And, while THE HURT LOCKER (pictured further up because I don't want to see any more BRUNO pics) continued to outdraw the majority of the Top 10 in terms of per screen averages, with $8K at 94 screens, a 19% increase over last week, the big art house success story of the week belonged to lovers. 500 DAYS OF SUMMER, a big favorite at this year’s Sundance film festival, opened in 12th place with a per screen average that easily exceeded every title in the Top 10, $31K on just 27 screens. The film expands next Friday and the Black Sheep review is coming this week.

NEXT WEEK: You know its going to be a great weekend when the good money is on the movie with the talking hamsters. Disney’s G-FORCE opens on 3200 screens. Katherine Heigl and Gerard Butler battle it out for all the sexes in THE UGLY TRUTH (2700 screens). And yet another movie about a demonic child, THE ORPHAN, opens on 2600 screens. In this one though, we’ll never believe what made the little girl do it. That's what the trailer says anyway.


Friday, July 17, 2009


Written by Steve Kloves
Directed David Yates
Starring Daniel Radcliffe, Michael Gambon, Emma Watson, Rupert Grint and Jim Broadbent

Waitress: Who is this Harry Potter?
Harry Potter: No one. He’s a bit of a tosser really.

I feel like every time I sit to write about a new Harry Potter movie, I must first state that I have not read the books. If you were standing in front of me, you would make a face and probably insist that I must read them. I’m sure they’re very good books. How could they not be given the magnitude of the followers out there? I’m just not interested in committing to hundreds of pages about a boy wizard and his simultaneous struggle with puberty and the fact that he is the chosen one. Now, give me a two and a half hour film and I will certainly give this Harry fella a go. Even at that, I haven’t always enjoyed my time at Hogwart’s. I found the second film (… AND THE CHAMBER OF SECRETS) facile and juvenile; I found the fourth film (… AND THE GOBLET OF FIRE) to be messy and undercooked. Still, sitting with Harry and Ron and Hermione at that first big banquet in the dining hall with all those floating candles in this sixth year made me very happy that school was back in session.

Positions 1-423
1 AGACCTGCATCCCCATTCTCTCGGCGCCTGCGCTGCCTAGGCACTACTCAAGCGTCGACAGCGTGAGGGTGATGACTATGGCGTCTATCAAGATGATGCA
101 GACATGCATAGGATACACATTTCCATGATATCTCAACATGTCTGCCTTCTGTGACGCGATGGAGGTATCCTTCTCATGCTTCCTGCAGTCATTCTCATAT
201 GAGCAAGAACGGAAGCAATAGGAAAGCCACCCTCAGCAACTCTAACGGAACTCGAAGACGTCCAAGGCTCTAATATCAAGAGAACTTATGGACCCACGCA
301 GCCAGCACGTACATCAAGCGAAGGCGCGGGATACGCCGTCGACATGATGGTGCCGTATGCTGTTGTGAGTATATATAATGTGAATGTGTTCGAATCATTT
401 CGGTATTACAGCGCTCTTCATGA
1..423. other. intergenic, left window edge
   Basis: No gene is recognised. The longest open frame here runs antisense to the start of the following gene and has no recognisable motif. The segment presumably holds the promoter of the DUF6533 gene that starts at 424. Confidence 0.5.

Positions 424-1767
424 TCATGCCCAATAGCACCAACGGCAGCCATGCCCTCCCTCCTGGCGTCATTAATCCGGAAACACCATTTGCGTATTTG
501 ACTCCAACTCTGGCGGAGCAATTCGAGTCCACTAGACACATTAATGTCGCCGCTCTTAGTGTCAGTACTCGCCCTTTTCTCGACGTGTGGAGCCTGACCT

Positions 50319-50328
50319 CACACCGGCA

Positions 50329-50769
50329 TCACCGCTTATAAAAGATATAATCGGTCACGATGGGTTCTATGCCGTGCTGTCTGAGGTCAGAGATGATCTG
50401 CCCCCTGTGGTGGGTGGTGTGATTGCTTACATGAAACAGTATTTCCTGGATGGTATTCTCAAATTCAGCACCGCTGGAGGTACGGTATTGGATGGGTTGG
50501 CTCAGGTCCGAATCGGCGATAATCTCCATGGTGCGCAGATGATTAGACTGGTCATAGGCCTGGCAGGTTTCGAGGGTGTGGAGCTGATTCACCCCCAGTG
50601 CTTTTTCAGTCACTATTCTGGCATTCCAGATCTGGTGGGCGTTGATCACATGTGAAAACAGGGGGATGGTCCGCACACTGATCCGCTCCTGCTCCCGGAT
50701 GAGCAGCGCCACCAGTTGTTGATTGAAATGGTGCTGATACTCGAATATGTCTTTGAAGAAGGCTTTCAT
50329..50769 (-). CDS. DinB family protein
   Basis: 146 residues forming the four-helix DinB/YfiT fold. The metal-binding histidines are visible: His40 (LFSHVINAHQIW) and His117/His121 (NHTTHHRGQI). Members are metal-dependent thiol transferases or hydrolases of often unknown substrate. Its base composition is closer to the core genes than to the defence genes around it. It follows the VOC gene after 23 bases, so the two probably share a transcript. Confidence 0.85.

Director, David Yates took over directing duties with the last installment (… AND THE ORDER OF THE PHOENIX) and after that was so well received (Black Sheep Reviews gave the film a B grade) he was invited back to direct the next three installments. After seeing HARRY POTTER AND THE HALF-BLOOD PRINCE, it is clear that the right decision was made. Last time out, he was new to the scene. He brought all of Potter’s angst out of Potter mainstay, Daniel Radcliffe and he managed to make a tight Potter film that could be loved by fans and non-fans alike. This time, now that he has spent a little more time roaming Hogwart’s corridors, you can tell that Yates has found his footing and he has emerged as the best director in the Harry Potter series. Obviously, the most important part of the Potter series is the story but Yates has established his own force by taking that story and filling in around all of the edges. Thanks to Yates, and a delightful turn by Jim Broadbent, the Potter series has never looked better nor has it ever been this magical.

Not that the Harry Potter series in general is a big mental challenge but, again having not read the books dozens of times over, it is occasionally difficult for me to remember every detail to this complex progression. After two years absence from cinemas, a “Last time on Harry Potter” opener would have really helped. Once I got the gist of where we were at though, I didn’t have to do any thinking. The nuances he brought out of Radcliffe last time out were noticeably absent this time around. The Potter kids are pretty grown up now but their growth, which has been at the forefront of the story in the last couple of films, was stunted here. It was a bit more of the same as they attempt coupling (and snogging, lots and lots of snogging). While it may not have left me with very much to absorb about their nearly adult personalities, it simply gave the exhilaration of their trials that much more space to explode on screen. Then again, maybe we just know these kids so well at this point that new facets of their personalities are not what truly matters.